4 Ways To Pay For Your Home Remodeling Project

My husband noticed the other day that the value of our home had risen. (He’s so good with stuff like that – I would have never even though to CHECK IT. Mercy!) But he loves all things financial, and was pretty pleased to see the equity we’ve built in the past couple of years. So he shared his joy with me! Which led to a conversation about a few remodeling projects we still want to complete in this house. Which led to a discussion about where we would pull the money from in order to make those changes.

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Somewhere along the way, Jorge Adevop sent me an email to see if I was interested in publishing his article regarding ways to pay for remodeling projects, and yes, I was interested, not only in publishing it, but in reading it for myself! Check out his ideas below…they’re good ones!

Putting money back into your home through remodeling to maintain a modern look and appeal is usually a wise investment, but the scenario has to make sense and you should never be over extending yourself if the line between income and expenses is getting extremely thin.  There are, however, certain times when finding funding for your investment makes very good sense, especially when you have a good strategy on how your going to pay it back, maybe even quicker than its term. If you’ve been looking into alternate funding sources then here are a few for you to consider:

Cash/liquid assets

This first method isn’t necessarily a financing option, but it’s important to note that paying for anything in cash is never a bad option.  It’s also extremely helpful to show that you have extra capital saved up when you’re coupling this option with any other financing option through a financial institution.  The more capital you have saved up, the higher the loan can be and chances are that you’ll be able to negotiate a lower interest rate as well. If you’re set on paying off the remodeling project without having to reach out to a bank then you can also sell off assets such as stocks, bonds, land, or vehicles, anything worth value can be sold off to help pay for the remodeling job.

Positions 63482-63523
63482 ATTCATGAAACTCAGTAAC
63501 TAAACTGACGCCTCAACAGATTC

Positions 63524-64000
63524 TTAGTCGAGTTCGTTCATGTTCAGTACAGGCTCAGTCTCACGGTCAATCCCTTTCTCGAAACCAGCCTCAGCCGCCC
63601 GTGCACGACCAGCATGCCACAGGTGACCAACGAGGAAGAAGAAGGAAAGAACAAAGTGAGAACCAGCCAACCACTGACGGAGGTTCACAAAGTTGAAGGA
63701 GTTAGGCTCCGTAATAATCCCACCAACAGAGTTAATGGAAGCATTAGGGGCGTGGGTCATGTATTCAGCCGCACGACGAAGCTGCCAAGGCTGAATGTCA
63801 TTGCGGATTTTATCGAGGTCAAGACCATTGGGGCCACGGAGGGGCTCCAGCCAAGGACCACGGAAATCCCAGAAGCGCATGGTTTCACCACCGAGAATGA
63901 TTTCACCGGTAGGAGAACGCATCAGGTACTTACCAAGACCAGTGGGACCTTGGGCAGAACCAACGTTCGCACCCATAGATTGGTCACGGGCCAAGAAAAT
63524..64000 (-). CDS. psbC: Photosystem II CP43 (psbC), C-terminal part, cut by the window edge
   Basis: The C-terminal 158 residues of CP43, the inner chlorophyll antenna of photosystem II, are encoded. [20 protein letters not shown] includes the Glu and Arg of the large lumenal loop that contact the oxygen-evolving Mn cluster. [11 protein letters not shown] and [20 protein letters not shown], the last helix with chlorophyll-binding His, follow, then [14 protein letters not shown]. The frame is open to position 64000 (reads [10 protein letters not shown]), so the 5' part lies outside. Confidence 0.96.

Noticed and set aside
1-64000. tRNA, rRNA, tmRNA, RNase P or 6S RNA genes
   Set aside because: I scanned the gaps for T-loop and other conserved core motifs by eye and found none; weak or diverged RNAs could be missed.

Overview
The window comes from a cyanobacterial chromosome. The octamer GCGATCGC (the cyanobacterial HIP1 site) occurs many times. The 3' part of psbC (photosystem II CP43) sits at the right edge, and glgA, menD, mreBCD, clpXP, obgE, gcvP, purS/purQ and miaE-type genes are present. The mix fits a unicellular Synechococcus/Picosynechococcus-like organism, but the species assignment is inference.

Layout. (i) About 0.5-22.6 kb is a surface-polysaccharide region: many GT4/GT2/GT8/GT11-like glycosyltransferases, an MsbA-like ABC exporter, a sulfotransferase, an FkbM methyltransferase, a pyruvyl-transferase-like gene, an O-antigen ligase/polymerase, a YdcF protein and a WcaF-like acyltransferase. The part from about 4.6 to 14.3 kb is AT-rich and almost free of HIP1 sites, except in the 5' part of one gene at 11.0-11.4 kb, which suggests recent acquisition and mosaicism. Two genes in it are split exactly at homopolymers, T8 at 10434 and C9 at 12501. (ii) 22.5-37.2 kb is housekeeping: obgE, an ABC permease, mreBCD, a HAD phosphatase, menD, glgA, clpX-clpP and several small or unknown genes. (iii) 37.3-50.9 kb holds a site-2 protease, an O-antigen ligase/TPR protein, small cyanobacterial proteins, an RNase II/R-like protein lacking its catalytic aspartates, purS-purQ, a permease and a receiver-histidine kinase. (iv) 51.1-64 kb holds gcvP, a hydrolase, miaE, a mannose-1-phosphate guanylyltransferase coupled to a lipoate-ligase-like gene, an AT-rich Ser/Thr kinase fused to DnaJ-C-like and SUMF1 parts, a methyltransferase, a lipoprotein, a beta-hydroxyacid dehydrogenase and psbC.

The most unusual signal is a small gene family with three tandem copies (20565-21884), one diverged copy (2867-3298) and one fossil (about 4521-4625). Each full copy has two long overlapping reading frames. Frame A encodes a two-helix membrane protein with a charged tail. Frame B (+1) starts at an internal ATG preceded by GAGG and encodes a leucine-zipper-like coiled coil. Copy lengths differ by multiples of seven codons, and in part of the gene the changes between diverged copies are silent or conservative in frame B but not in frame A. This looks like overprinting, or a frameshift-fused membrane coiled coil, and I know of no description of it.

A Home Equity Line of Credit, HELOC for short, allows you to burrow against the equity you’ve built up into your home and it allows you flexibility in borrowing and paying the money back.  In many ways a HELOC is much like a credit card where the lender approves you for a certain amount and then you’re allowed to use that line of revolving credit for your purchases.  

A HELOC will usually approve somewhere between 85-90 percent of the current appraised value of your home, depending on the institution you use.  As an example, if you’re in need of appliance repair and a basement remodel and your home appraises for $500,000 and you currently owe $400,000 on your loan and the bank allows up to 90% of the appraised value, then you’d be able to borrow up to $50,000.

One of the major benefits of a HELOC loan comes with its borrowing flexibility as you can have a long as a 10 year borrowing period and the payback period can be as long as 30 years, however, every pro comes with a con.  HELOCs are a second mortgage, so it’s backed by the value of your real estate. If you default on your payment you are setting yourself up for a potential foreclosure of your home. Like any other form of credit, if you see difficulties in paying the funds back per the terms of the agreement, you should not more forward with the loan.